Although China Agricultural University’s Li Ning denies embezzling millions of yuan in research funds, a Chinese court ruled last week (January 3) that he is guilty, levying a sentence of 12 years in prison and a fine of 3 million yuan, Nature reports. Li’s former assistant, Zhang Lei, aided in the criminal activity, the court found. Zhang, who admitted to the charges, was sentenced to more than 5 years in prison and fined 200,000 yuan.
Between July 2008 and February 2012, Li, famous for his work in animal cloning and genetic modification, took 34.1 million yuan ($4.9 million) in grant money and “invested” it in companies that he and Zhang had set up to receive the funds, the court found. Li testified that he intended to use the money to support his lab’s research through a funding gap the resulted from the government’s requirement to return unused grant money at the end of the year before applying for new grants in January.
Yuan Chenghui, Li’s lawyer, tells the South China Morning Post that Li may appeal.
The conviction and sentencing come after a hearing in late December, five years after Li was arrested in the fall of 2014. In December 2018, more than a dozen members of the Chinese Academy of Engineering and the Chinese Academy of Sciences petitioned the president of the Supreme People’s Court of China to rule on Li’s case. They praised Li’s research and appealed for clemency.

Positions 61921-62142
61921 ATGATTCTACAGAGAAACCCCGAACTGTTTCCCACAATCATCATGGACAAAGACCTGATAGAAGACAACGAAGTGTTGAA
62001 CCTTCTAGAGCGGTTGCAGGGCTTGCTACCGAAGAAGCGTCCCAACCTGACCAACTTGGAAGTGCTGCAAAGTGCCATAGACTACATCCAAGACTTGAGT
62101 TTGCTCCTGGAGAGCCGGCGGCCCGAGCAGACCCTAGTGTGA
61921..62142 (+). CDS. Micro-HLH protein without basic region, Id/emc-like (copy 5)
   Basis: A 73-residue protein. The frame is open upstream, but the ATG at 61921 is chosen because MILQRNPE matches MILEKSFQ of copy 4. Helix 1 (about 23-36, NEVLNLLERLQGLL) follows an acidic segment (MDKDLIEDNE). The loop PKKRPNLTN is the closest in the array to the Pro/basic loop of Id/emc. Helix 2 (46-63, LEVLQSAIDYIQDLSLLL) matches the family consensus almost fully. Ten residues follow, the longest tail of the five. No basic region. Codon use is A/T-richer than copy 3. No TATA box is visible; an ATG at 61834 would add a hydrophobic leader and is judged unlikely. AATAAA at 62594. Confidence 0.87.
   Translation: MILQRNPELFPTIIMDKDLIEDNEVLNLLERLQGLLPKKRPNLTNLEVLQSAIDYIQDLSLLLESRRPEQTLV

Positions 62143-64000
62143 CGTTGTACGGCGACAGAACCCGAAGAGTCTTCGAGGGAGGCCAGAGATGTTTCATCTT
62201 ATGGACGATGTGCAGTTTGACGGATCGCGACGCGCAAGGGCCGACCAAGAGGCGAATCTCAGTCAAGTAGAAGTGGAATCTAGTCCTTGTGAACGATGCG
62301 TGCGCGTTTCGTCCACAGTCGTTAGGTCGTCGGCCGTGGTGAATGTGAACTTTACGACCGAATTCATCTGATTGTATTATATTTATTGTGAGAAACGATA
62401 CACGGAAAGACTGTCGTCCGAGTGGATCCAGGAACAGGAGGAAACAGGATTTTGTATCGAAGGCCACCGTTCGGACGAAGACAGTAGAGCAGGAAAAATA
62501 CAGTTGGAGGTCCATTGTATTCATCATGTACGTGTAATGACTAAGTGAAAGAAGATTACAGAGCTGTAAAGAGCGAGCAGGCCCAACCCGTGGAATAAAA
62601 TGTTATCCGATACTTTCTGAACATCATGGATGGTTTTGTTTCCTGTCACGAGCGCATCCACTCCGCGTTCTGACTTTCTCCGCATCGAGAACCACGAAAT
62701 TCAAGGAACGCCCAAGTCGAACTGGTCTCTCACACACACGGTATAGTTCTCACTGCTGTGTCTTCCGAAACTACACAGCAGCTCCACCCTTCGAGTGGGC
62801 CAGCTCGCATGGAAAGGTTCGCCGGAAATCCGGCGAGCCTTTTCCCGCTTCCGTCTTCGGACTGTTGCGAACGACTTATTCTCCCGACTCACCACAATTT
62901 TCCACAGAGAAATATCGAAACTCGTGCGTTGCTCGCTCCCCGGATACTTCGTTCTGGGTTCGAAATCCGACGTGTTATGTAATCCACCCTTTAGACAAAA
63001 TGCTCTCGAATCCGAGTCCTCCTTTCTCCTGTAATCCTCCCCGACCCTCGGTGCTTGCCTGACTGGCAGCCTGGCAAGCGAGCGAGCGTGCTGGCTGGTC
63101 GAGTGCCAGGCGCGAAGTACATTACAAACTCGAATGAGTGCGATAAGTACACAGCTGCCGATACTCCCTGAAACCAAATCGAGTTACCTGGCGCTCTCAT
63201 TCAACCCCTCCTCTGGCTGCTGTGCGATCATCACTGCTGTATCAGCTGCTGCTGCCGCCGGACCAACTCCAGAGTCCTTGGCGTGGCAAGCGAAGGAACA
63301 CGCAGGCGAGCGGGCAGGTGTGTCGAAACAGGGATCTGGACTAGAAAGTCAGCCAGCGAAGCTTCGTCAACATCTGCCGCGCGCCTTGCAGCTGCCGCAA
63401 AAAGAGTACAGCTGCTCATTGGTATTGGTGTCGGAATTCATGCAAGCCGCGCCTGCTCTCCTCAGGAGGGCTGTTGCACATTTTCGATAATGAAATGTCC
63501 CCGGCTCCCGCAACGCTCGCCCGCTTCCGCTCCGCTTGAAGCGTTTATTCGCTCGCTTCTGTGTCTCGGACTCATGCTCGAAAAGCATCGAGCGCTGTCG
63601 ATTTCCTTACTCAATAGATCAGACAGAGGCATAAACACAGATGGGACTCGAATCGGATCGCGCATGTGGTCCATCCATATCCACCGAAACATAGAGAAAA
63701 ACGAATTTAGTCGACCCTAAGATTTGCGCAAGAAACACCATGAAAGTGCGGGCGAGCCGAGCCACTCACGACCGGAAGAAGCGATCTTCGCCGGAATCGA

Several other researchers in the country also claimed that the requirement to return unused funds at the end of the year posed a cash-flow problem as they reapplied for new grants each year, and some took a similar tack as Li and Zhang by “trying to squirrel some of the money away,” according to the South China Morning Post. Indeed, Li and Zhang were not the only Chinese researchers arrested in 2014 for misusing research funds. This requirement of returning unused money has since been relaxed, Nature reports.
Wei Qi, a retired researcher with the Chinese Academy of Sciences, tells the South China Morning Post that the sentence was too severe for a researcher who had made major scientific contributions—contributions that Li claimed at trial had “contributed tens of billions of yuan economic benefits to the nation.” An anonymous scientist who also spoke with the newspaper lamented that “[t]welve years is effectively a death penalty for his academic life.”
Last month (December 30, the same day as Li’s hearing), He Jiankui, who drew widespread criticism from the global scientific community after creating the world’s first gene-edited babies, received a three-year prison sentence and a 3 million yuan fine.
Jef Akst is managing editor of The Scientist. Email her at firstname.lastname@example.org.